If the effect on the Russians was less than nothing, the reaction of the delegates themselves to the revolution was amusing. O'Grady and Thorne – especially Thorne – were splendid. Never shall I forget that luncheon at the Embassy, when this honest giant regaled us with stories of his adventures. He had all the Englishman's contempt for verbiage, and the babel of foreign tongues had disgusted him. He longed to use his strong arms and to knock the heads of the garrulous comrades together.
The Allied delegates came to Moscow. They visited the front. They delivered – through the aid of their interpreter – innumerable patriotic speeches, and in the end they went away, sadder and wiser men.
The hand of reconciliation extended by our Social-Democrats to German "comrades" remains to this day unacknowledged and is left hanging in the air. The extent to which the German people are bound by the bewitching notion of subservience to their Kaiser is remarkable.
The French socialist deputies are beginning to be less rapturous about the Russian revolution now that they have seen it at close quarters. The contemptuous reception given them by the Soviet has somewhat cooled their ardour. But they still cherish a colossal number of illusions: they still believe in the possibility of galvanizing the Russian people by a "boldly democratic policy in the direction of internationalism." See more
I tried to convince them of their error:
"The Russian revolution is essentially anarchic and destructive. Left to itself, it can only end in terrible mob-rule by the lowest classes and the soldiery, in the rupture of all national ties and the total collapse of Russia. In view of the propensity to excess which is innate in the Russian character, it will soon go to extremes: it is doomed to sink into mere destruction and barbarism, horror and absurdity. You have no idea of the magnitude. of the forces that have just been released. Whether this catastrophe can still be averted by means such as an immediate meeting of a constituent assembly or a military coup d'état I have grave doubts. Fortunately the movement has only begun, so it may be possible to master it, more or less, to put on the brake, to make it take the direction we desire and thus gain time. A respite of a few months would be of incalculable importance to the result of the war. The support you are giving the extremists will precipitate the catastrophe."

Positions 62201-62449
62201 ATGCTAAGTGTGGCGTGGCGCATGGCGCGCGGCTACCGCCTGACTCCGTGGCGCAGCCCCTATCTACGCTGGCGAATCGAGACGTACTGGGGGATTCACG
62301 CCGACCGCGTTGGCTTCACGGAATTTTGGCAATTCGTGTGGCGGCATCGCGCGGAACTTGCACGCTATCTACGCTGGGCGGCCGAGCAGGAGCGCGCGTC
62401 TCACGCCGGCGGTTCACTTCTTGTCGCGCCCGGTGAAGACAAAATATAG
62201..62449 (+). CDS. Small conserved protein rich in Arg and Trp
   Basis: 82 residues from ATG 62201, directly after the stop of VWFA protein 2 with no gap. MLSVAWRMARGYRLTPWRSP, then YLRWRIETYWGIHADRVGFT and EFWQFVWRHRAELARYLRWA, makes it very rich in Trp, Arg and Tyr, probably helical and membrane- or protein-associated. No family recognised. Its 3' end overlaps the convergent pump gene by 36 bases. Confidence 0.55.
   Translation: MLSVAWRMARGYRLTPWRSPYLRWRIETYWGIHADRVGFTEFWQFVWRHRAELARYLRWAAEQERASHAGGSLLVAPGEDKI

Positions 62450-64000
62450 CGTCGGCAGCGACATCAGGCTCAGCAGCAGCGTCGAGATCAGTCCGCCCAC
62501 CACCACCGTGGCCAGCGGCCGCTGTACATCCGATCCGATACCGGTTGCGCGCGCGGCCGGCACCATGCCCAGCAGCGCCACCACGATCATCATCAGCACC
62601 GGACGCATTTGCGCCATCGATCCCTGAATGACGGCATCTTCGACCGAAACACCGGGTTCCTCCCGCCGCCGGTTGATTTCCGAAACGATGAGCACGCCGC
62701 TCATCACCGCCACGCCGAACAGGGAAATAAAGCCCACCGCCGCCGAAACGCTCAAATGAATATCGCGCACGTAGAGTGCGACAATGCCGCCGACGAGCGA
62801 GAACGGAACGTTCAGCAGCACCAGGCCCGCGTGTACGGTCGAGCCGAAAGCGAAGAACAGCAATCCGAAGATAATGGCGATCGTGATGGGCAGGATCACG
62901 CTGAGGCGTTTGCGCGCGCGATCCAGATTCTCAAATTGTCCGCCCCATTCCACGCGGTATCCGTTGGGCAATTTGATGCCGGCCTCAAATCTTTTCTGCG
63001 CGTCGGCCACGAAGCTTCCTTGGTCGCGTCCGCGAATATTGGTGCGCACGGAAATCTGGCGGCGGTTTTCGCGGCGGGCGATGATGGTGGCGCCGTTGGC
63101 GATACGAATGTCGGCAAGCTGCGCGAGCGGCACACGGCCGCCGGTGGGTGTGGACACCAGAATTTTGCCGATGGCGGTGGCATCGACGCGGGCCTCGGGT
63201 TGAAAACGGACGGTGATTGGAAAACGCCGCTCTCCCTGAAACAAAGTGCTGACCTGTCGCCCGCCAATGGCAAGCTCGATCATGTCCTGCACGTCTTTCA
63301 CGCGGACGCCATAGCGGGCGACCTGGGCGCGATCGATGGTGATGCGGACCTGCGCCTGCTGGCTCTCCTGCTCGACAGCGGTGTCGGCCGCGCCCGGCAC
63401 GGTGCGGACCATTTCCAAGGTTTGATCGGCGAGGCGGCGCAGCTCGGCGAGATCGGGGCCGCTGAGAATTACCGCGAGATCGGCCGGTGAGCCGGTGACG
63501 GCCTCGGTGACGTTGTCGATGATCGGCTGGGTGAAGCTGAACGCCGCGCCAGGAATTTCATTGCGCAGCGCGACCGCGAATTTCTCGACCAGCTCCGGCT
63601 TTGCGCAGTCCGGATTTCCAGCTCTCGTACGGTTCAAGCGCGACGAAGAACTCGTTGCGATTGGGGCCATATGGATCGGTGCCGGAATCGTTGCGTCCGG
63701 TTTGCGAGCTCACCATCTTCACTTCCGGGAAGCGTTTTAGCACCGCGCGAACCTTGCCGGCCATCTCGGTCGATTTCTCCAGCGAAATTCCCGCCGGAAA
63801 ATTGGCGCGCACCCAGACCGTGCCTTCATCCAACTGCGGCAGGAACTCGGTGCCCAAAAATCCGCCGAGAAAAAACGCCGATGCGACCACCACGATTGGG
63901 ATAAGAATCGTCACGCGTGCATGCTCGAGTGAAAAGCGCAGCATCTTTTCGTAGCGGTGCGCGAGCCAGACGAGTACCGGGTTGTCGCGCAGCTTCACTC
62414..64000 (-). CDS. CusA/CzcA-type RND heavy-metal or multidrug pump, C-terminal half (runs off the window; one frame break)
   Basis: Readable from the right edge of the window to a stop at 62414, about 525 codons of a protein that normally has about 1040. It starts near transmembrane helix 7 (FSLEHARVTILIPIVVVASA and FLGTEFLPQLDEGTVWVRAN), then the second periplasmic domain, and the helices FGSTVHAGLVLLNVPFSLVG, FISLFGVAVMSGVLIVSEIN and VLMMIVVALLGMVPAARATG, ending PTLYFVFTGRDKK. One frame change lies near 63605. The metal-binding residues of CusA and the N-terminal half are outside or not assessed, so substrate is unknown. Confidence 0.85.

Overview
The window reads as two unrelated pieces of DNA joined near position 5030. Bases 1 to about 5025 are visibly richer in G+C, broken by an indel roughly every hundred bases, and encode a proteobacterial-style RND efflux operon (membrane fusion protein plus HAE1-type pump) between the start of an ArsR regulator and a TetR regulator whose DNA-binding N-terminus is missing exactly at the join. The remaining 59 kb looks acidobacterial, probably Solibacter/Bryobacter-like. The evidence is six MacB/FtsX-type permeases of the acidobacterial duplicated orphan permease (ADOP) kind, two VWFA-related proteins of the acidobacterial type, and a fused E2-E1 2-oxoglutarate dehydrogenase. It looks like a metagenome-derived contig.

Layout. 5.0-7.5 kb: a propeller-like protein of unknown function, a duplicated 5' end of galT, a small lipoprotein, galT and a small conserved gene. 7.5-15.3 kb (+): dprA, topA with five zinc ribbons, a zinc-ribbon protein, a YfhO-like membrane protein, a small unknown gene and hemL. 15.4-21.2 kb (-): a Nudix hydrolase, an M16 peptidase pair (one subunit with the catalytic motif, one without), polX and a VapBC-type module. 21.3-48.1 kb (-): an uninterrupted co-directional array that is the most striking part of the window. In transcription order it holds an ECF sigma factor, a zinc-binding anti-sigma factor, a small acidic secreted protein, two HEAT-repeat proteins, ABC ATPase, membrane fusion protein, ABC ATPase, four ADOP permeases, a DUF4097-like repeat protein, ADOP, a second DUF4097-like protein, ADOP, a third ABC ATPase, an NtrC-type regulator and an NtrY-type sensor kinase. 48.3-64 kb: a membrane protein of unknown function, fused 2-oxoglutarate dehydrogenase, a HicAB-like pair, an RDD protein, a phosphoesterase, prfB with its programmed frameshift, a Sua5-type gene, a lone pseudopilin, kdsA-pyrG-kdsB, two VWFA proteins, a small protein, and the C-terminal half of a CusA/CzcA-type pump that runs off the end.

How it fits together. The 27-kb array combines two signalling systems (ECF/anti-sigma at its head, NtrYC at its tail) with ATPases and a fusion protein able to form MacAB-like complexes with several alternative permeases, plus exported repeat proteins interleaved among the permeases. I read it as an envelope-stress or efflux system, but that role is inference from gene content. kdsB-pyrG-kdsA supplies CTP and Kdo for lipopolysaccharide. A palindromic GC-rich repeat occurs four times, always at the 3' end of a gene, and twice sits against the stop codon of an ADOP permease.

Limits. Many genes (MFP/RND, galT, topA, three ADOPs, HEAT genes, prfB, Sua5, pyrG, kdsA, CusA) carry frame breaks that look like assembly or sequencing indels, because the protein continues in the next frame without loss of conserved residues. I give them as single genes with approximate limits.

But I soon realized that I was speaking to deaf ears: I do not possess the grandiloquence of a Tseretelli or a Cheidze, a Skobelev or a Kerensky.
Consider the awful condition of the world before this thunder-bolt struck it. Could anyone, tracing back down the centuries and examining the record of the wickedness of man, find anything which could compare with the story of the nations during the last twenty years! Think of the condition of Russia during that time, with her brutal aristocracy and her drunken democracy, her murders on either side, her Siberian horrors, her Jew baitings and her corruption.
Sadness and silence. In the evening we read Chekhov. I think Chekhov is hugely talented, but also vulgar and lacking in values.